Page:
Frequency Measuring Test 2005
This is the first year that I copied W1AW on all bands; that's mainly because W1AW dropped 20M and replaced it with 160M. That was a big help because in these times of low sunspots we've never heard W1AW here on 20M for the test. However, propagation in general wasn't very good, and we had a major line of electrical storms move through the day before the test. While conditions were definitely better than they had been a couple of days prior, they were still nothing to write home about.
Once again we ran multi-multi in my basement, and had five measurement positions running, each using somewhat different equipment.
Without further ado, my results:
|Band||N8UR Measurement||ARRL Measurement||Error|
|160M||1 050.532||1 050.92||-0.388Hz -- -2.1x10-7|
|80M||1 047.057||1 047.19||-0.133Hz -- -3.2x10-8|
|40M||1 056.512||1 056.81||-0.298Hz -- -4.1x10-8|
Note that this is the audio, not the RF, frequency, calculated by adding or subtracting (depending on the sideband used) the measured RF frequency from the announced W1AW frequency. To calculate the fractional frequency offset, I used the frequency error vs. RF carrier frequency (rather than the ratio of the audio frequencies) since that more accurately reflects what was being measured.
If you're interested, here's my ARRL Submission Letter (pdf).
My test setup this year was almost the same as last year -- the only change is that I found another HP 3586C selective voltmeter at last year's Dayton Hamvention, so I had two receivers to split time between the three bands. I dedicated one receiver to 40M, and tuned 160 and 80 with the other. I spent more time on 160 than on 80, which was probably a mistake as the 160M signal was very clean while 80 had a lot of "fuzz." Extra time might have helped get a better average on 80.
Once again I used the 3586's tracking generator to provide the reference tone (at a nominal 1850Hz). The tracking signal was looped back to the input (via an attenuator and 2-way coupler). The external frequency reference was an HP 5065A rubidium frequency standard that was monitored against GPS at the time and was within 1x10-12.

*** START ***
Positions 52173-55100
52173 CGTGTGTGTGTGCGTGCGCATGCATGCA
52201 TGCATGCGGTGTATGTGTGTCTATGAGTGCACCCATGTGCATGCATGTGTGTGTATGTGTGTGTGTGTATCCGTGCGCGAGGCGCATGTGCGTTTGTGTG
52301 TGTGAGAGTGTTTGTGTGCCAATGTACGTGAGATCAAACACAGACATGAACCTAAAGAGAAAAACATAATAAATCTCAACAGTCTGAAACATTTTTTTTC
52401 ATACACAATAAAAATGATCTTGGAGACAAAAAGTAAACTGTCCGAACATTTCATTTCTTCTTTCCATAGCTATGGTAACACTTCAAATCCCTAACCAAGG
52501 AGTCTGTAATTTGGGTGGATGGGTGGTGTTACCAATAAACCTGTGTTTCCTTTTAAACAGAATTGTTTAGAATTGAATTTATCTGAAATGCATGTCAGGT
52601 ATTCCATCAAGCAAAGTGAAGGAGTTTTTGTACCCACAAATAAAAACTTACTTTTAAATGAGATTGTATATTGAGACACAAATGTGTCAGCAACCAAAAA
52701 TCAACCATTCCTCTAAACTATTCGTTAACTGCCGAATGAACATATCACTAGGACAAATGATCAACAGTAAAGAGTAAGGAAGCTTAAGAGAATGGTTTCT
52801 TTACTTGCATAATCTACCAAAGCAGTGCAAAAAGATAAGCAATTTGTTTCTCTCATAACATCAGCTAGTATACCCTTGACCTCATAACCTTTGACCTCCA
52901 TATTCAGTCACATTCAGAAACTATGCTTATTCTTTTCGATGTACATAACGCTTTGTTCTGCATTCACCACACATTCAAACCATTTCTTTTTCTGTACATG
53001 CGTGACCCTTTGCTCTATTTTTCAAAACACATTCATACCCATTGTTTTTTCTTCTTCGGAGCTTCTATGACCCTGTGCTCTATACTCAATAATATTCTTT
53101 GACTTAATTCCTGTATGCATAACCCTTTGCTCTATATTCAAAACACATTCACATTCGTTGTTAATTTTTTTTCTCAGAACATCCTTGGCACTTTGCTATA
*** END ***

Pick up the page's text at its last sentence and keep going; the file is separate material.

Here are some screenshots of the signals as recorded by Baudline.
160 and 80 MetersHere is a shot of the full test on the bottom receiver, showing a clean 160M signal at the beginning and end, and a fuzzy 80M signal in the middle. The line at 1850Hz is the reference signal.
If you look closely at the 160M trace, you can see some wiggles showing that even on relatively clean signals, the ionosphere plays games.
160 MetersThis is an average window of about 45 seconds of the 160M signal.
80 MetersWhile the 80M signal is much fuzzier (due to propagation effects) than the 160M transmission, it was possible to get a decent measurement from even that signal. Here is an average window of about 45 seconds of the 80M signal.
40 Meters40M is a tough band because the shortwave broadcasters throw all sorts of crud into the spectrum. I mistakenly tuned to a broadcast hetrodyne, and as a result had the receiver about 1kHz from where it should have been. Fortunately, W1AW was still in the passband, but at an audio tone of about 2850Hz rather than 1800Hz. The signal was certainly not good... but we were able to get a decent measurement from some of the data. This is an average of about 45 seconds of tone from the penultimate minute of the test. Because of the wide frequency difference, I couldn't use the "delta Hz" measurement window and have to do the math by hand.